What I’ve been reading — March 2015

Here are some things I’ve read this past month that I found helpful, informative, or inspiring. If you like this and find it helpful, please share with others. Thanks!

Opinions and insights

Respectfully Connected: Don’t Say Rainbows. Fantastic. “There are few misconceptions about autism acceptance and neurodiversity that consistently get repeated by parents of autistic children, to the point that people take them as fact. What follows are some myths I’ve been trying to deconstruct in the recent past…” Read more

My Speech at the Profectum Conference “The autism I have is not a language processing problem or a lack of understanding anything. I want this point crystal clear. My mind is fully, totally intact. In fact, my experience is that most nonverbal autistic people have intact minds too…Here is your challenge. Stop looking at our weird movements, blank faces, lack of speech, trouble handwriting, poor self control, and on and on, as proof of intellectual delay.” Read more

Autism Discussion: building self-acceptance for spectrum teens “… I asked a few autistic adults what helped or would have helped them navigate those notoriously challenging teen years. I also requested input from parents who write frequently about radical self-acceptance for their spectrum children. Here are their responses.” Read more

An insider’s view of ‘Special Interests’ “Through Special Interests, you might find a way in to your child’s internal world. A way to share their enthusiasm and a safe harbor to gently lead them to when the world gets too much.” Read more

a friend illegible (stories from the autism spectrum) “Early in life, I noticed that playing alone seemed to meet all of my recreational needs. It was engaging, it made sense. I could invent characters to take the place of friends. And yet, at the same time, I felt an intense need to be with people.” Read more

Was autism ever a first advocacy priority for those promoting the idea that vaccines cause autism? Basically, no. Read more

News

The Parents Who Give Their Children Bleach Enemas to ‘Cure’ Them of Autism “O’Leary (autism advocate) has no sympathy for anyone giving their children chlorine dioxide and painted a bleak portrait of life in an MMS household, one that sifting though the CDautism.org forums at length only reinforced: a life of tightly restricted diets, constant oral dosing with chlorine dioxide, and regular, invasive, chlorine dioxide enemas. A life of pain.” Read more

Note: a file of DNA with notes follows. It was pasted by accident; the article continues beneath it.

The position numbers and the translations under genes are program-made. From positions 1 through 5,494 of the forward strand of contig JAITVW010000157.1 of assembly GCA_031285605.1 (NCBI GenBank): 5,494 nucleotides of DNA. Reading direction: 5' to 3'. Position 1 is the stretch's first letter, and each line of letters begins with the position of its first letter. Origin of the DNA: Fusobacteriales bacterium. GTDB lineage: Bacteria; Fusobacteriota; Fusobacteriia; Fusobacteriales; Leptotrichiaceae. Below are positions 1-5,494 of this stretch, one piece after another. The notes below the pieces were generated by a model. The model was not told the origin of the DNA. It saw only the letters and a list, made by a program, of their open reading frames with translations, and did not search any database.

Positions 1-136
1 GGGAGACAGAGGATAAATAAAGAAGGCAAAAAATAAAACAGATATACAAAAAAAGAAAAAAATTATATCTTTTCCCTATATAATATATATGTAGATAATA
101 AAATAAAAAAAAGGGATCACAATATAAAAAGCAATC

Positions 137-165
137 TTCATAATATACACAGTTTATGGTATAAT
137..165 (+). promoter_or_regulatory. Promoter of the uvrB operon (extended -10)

Soldiers with autism give army rare view into intel, and disorder How the IDF (Israel Defense Forces) is integrating “…autistic teens and young adults into one of the IDF Military Intelligence Directorate’s more crucial functions: aerial photography interpretation.” Read more

Keeping autistic readers interested. “’Interest-based reading’ — or providing autistic students with reading material based on their particular interests — allows children from fourth to eighth grades with ASD improve their reading comprehension.’ Read more

Science

Sign language study solves autism’s pronoun mystery. “Instead, the researchers say, the misuse or avoidance of personal pronouns stems from an inability to distinguish between oneself and others — a fundamental confusion in the children’s sense of ‘self.'” Read more

You and I — “A new fMRI study published in Brain in July reports that connectivity between two brain regions involved in self-awareness is greatly reduced in people with autism when they engage in deictic shifting.” Read more

Flair for faces forecasts future autism severity A recent but small study suggests that “…problems with facial recognition in childhood predict autism severity. They also raise the intriguing possibility that impaired facial recognition contributes to the social deficits seen in autism. If this theory pans out, it may be possible to improve social skills in people with the disorder by giving them tools to better recognize faces.” Read more

Symptoms in children with autism follow diverse paths “Within months of being diagnosed with autism, preschoolers with the disorder may already be on distinct trajectories, according to a study published 28 January in JAMA Psychiatry. The findings suggest that the severity of autism symptoms does not track with the ability to function in daily life…For example, a child whose social deficits worsen over time may at the same time show improvements in intelligence.” Read more

Wearable sensors aim to capture autism in action As we see health trackers become more ubiquitous, it’s fascinating to see how they’re being used, adapted, or completely re-imagined to help people with autism. Read more

Questions for Deborah Fein: Defining ‘optimal outcome.’ “A substantial proportion of children with autism who later lost their diagnoses received a one-on-one intervention called Applied Behavior Analysis.” Read more

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